Samizay’s video alludes to this history, lamenting “the river dragged south / the valley emptied.” The resulting transformation of the landscape undoubtedly shaped the decision to build Manzanar, as camps were always built in godforsaken terrain. In fact, the initial idea was to house the entire incarcerated population in a single place – an all-Japanese American prison city hidden between the mountains!

For Samizay, it was important not to “equate” Japanese American incarceration to today’s Islamophobia. Instead, she settled on the shadow. As she explained, it evokes the recurrence of the past, like “the nation’s repressed psychological shadow rearing its head” in the election. But it also offers solidarity, across difference, as Muradi’s poem insists: “my shadow upon shadows / painting the earth / writing itself across time.” The great black intellectual W.E.B. Du Bois used a similar image in a 1924 essay, predicting the rise of an Afro-Asian movement against colonialism and white supremacy, which he called “the shadow of shadows.”

In the video, Muradi’s words seek solidarity, but there is no sign of another living person, just rocks, dead trees, dry scrub, and the neat little sets of steps, one-two-three, marking the entrances to now-vanished barracks. Then, in a shock of dazzling colors and patterns, the camera finds origami cranes: first one, then another, then in long strands heaped along weathered wood. Soon after, there are carvings, in Japanese and Roman characters, and a repeated name and date – “Tommy 1943.” The voiceover shifts to the first-person plural: “we have come / to remember.”

“All water has a perfect memory and is forever trying to get back to where it was,” Toni Morrison once wrote. “Writers are like that: remembering where we were, what valley we ran through, what the banks were like, the light that was there and the route back to our original place.” The video concludes with images of water, sparkling with memory.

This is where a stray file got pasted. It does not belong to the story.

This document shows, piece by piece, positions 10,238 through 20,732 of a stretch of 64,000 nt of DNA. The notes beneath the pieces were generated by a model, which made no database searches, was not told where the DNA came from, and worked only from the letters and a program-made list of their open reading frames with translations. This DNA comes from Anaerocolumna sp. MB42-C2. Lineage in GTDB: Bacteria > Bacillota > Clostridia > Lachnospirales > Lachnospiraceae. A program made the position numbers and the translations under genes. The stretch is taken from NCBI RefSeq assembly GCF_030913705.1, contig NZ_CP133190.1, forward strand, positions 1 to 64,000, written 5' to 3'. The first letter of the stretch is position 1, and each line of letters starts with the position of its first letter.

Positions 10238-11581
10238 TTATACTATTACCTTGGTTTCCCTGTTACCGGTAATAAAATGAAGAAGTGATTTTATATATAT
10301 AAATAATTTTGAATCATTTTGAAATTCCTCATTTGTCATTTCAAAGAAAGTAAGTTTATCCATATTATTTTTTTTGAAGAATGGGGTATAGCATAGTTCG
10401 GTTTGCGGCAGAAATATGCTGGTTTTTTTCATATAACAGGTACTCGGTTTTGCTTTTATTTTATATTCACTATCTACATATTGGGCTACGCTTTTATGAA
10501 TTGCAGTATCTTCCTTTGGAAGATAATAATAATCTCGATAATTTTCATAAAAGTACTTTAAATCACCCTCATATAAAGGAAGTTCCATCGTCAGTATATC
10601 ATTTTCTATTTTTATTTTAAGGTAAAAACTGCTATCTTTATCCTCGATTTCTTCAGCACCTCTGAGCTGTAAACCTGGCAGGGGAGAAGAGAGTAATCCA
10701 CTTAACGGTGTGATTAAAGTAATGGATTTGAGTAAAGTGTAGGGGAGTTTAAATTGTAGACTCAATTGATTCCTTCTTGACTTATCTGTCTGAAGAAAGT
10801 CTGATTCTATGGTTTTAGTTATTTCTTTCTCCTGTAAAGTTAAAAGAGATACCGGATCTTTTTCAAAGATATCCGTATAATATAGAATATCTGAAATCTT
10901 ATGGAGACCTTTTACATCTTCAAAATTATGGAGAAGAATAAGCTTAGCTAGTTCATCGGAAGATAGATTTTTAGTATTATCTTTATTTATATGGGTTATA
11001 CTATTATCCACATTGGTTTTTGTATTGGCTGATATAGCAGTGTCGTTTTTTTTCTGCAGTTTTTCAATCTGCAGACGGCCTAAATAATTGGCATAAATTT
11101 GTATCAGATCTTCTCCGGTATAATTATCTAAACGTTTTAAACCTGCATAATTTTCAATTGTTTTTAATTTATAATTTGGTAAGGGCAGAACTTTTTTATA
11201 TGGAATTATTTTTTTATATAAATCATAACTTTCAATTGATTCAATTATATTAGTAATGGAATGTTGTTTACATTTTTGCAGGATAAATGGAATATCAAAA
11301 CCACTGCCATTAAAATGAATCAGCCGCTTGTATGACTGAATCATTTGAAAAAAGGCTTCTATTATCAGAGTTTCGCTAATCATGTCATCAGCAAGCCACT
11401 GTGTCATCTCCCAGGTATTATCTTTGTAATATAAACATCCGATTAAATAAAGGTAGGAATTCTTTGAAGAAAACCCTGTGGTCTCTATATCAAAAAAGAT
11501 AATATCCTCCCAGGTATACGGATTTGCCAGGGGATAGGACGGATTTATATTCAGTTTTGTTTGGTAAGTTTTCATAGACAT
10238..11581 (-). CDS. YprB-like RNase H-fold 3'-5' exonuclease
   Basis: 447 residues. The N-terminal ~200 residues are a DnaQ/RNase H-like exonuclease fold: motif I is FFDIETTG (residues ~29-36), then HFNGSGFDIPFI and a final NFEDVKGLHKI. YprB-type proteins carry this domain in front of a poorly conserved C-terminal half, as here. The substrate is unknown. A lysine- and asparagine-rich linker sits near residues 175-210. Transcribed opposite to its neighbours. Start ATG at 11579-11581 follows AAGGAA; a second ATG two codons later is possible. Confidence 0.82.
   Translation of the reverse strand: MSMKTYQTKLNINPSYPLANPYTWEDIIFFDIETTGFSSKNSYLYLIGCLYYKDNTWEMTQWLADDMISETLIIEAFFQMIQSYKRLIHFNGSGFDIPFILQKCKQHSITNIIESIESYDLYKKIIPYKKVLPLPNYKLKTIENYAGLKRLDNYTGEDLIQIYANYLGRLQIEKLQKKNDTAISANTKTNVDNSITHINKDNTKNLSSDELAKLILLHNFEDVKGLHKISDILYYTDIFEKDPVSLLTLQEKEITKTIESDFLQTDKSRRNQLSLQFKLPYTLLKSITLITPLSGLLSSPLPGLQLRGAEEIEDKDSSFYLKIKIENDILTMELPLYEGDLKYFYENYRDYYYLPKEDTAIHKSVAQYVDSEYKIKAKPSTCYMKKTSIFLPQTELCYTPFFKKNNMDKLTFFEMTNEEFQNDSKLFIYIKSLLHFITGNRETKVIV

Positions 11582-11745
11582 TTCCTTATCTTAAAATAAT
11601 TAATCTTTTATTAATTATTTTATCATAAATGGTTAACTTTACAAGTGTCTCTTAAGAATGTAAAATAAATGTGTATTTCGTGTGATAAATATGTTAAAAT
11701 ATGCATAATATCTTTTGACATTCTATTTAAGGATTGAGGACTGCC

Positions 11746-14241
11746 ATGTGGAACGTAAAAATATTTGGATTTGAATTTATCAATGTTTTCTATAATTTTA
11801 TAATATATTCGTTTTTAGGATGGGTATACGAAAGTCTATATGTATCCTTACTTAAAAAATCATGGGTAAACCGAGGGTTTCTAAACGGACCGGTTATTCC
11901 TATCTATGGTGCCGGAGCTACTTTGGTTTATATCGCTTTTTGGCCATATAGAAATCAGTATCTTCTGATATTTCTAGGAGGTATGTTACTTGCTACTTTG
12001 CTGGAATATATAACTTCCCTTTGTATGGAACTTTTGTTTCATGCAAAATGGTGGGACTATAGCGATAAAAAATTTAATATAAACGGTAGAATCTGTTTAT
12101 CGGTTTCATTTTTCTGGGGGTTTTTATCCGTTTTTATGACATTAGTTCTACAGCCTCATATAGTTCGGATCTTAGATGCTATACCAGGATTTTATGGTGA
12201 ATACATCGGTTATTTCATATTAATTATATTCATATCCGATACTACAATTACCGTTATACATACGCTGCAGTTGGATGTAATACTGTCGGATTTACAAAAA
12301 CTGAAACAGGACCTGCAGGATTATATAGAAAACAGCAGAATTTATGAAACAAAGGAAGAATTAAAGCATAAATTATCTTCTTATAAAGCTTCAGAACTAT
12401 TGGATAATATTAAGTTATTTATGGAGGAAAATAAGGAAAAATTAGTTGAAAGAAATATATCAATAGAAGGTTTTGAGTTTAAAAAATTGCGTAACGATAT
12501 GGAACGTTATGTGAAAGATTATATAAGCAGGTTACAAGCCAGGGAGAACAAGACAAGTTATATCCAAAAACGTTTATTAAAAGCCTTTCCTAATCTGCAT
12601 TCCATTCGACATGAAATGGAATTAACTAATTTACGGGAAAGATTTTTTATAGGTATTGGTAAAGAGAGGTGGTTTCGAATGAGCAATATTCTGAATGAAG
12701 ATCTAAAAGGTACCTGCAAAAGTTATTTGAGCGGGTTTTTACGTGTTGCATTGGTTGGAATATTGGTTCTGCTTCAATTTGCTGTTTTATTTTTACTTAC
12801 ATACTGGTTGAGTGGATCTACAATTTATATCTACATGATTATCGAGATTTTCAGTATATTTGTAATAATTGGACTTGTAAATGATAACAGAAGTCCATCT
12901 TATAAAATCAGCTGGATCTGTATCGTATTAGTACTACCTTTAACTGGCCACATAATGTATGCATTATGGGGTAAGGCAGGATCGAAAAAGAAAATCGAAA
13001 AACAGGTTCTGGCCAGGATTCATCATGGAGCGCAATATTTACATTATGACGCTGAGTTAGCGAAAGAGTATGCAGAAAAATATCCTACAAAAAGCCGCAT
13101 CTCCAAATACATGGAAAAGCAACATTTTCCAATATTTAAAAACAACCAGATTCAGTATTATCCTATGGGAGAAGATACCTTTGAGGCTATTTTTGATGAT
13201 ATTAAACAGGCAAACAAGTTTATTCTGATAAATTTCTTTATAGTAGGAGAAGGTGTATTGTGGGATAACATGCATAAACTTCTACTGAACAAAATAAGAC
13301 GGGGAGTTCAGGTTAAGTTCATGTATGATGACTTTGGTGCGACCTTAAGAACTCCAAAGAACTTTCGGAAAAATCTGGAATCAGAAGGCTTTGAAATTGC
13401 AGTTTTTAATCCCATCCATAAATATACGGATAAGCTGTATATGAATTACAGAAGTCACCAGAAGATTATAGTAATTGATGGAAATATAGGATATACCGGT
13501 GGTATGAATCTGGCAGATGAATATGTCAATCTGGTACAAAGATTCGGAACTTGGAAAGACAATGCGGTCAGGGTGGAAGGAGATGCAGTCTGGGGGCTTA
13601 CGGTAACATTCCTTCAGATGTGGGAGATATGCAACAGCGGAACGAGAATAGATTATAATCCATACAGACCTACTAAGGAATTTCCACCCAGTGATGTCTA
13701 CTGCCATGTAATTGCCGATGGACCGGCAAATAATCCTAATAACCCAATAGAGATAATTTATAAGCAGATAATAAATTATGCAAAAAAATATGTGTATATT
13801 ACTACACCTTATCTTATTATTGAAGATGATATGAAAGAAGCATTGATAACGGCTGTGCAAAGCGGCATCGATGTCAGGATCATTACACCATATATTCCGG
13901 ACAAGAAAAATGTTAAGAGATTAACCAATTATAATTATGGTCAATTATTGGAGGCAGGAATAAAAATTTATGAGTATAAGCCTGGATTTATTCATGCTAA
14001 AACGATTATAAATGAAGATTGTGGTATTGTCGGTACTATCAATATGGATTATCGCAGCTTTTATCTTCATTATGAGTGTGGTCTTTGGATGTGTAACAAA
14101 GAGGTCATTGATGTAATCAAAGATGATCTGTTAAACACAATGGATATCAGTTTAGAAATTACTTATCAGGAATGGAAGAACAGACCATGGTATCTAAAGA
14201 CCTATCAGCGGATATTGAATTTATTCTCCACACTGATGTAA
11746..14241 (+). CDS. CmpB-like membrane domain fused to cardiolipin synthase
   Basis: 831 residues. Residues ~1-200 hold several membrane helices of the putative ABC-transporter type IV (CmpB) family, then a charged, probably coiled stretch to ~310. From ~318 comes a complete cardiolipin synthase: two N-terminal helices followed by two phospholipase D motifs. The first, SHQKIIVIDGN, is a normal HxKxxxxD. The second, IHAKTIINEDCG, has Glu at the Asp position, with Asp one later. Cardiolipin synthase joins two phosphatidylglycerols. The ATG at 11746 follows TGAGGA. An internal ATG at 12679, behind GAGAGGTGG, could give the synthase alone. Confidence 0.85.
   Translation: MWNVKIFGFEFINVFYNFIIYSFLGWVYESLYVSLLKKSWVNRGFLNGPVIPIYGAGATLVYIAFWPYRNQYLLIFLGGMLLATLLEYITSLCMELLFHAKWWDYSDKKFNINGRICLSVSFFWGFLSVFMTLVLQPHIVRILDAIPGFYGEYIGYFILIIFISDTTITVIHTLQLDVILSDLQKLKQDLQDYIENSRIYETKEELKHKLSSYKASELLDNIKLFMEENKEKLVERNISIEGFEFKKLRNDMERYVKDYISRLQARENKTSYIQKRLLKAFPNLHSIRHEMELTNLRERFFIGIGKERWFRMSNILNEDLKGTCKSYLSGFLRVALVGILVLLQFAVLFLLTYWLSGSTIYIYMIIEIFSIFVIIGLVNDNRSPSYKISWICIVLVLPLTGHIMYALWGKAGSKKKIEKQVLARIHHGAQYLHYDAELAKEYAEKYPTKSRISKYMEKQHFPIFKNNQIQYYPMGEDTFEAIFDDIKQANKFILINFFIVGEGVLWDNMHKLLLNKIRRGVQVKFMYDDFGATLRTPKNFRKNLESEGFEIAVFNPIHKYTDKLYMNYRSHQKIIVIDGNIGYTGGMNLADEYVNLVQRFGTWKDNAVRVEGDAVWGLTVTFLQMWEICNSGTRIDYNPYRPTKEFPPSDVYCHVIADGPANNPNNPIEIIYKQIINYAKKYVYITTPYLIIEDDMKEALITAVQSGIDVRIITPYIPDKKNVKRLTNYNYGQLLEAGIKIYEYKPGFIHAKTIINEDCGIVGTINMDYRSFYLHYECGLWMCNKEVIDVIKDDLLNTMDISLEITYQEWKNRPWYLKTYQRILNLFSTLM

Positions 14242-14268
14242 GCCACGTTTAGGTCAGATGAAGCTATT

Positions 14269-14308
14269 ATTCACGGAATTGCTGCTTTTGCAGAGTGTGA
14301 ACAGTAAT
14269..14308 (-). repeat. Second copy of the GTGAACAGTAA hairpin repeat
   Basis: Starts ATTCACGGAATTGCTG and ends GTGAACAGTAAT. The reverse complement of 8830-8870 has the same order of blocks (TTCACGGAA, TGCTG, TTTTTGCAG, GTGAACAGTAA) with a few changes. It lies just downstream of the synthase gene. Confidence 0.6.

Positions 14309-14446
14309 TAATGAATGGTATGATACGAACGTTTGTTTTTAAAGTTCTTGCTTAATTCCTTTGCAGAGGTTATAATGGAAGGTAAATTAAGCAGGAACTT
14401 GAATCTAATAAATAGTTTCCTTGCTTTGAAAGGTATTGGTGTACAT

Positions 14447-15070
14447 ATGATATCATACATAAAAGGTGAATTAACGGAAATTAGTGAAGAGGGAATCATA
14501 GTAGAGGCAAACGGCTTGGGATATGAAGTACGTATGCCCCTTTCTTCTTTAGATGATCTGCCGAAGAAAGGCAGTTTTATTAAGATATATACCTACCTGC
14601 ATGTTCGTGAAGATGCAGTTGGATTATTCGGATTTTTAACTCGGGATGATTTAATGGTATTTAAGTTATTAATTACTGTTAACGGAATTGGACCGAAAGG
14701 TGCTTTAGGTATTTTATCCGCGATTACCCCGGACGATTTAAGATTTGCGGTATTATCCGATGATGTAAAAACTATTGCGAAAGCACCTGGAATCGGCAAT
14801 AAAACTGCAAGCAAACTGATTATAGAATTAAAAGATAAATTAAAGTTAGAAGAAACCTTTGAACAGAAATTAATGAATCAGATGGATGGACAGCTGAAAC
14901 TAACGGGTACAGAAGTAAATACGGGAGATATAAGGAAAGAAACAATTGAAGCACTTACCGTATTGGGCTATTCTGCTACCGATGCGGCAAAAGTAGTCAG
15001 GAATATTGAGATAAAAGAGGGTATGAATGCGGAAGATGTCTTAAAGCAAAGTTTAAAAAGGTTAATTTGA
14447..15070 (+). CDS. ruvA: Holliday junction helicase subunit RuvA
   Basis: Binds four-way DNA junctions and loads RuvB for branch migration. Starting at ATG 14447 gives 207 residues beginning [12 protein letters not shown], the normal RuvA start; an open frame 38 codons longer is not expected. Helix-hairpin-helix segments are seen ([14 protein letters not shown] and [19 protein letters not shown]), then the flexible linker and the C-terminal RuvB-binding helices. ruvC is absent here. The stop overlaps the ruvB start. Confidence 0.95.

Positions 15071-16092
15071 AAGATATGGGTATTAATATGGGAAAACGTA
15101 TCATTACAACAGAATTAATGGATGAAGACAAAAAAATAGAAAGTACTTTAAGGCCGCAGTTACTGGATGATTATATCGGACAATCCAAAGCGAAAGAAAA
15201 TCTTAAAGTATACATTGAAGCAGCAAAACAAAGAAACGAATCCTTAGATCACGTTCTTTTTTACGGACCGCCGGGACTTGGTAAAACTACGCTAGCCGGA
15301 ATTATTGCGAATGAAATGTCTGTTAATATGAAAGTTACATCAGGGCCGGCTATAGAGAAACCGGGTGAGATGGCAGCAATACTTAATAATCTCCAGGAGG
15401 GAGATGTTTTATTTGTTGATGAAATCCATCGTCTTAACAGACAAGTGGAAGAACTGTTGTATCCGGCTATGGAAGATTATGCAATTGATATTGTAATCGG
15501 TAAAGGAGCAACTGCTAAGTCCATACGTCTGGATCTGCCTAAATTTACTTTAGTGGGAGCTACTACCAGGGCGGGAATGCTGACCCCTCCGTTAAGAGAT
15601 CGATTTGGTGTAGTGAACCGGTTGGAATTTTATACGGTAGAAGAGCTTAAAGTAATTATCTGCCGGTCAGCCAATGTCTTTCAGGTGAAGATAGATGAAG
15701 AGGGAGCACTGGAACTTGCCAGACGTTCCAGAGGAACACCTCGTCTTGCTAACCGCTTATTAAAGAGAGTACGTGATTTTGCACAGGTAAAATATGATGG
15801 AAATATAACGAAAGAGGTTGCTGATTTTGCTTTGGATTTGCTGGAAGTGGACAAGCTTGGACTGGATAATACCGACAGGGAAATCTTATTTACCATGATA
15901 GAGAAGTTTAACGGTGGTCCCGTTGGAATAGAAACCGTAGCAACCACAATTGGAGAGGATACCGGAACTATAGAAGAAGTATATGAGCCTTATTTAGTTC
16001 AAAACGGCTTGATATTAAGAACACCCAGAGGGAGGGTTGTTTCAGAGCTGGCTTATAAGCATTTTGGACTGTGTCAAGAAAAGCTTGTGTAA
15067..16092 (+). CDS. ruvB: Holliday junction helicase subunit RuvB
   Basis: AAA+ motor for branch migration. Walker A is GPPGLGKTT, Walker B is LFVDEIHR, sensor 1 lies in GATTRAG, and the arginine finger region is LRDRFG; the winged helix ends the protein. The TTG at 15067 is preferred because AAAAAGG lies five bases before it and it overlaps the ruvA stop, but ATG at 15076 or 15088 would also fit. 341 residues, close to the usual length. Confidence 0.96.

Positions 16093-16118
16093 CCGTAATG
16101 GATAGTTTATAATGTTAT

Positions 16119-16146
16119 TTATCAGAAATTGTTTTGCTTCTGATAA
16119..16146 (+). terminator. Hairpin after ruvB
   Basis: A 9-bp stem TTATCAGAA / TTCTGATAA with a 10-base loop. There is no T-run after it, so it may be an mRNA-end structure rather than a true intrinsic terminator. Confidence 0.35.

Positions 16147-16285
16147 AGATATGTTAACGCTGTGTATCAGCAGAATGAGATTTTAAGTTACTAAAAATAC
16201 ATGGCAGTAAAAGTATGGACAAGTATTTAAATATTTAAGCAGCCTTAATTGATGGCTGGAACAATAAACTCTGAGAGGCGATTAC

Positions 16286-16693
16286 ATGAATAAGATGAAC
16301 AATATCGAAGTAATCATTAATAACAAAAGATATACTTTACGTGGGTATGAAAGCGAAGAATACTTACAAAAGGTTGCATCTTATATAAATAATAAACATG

This is “wuzu,” Samizay explained, “the Afghan pronunciation of an Arabic term denoting the Islamic purification ritual.” In fact, the footage of feet being cleansed before prayer comes from Samizay’s trip to Tunisia before their revolution. She added, “This was a small nod to Muslim culture and also reflected my own prayer that this all ends peacefully.”

Back on the street, the association of memory and prayer reminds you that solidarity in dangerous times demands giving your own stories over to others to be transformed by them, memories of Manzanar finding restoration in a Muslim ritual, like the Japanese American activist Yuri Kochiyama secretly converting to Islam in the 1970s.

The six-minute video is part of an hour-plus program at 4Culture, but anyone interested in a specific work is invited to call ahead. On the day I viewed it, the screening conditions on the street were difficult, but while I strained to make out the words, I was happy to let Pioneer Square provide its own soundtrack. From time to time, the images were interrupted by the faces of passersby, lost in their own thoughts or stopped short by my interest in the screens, their curious faces reflected in the glass, floating above the image like ghosts.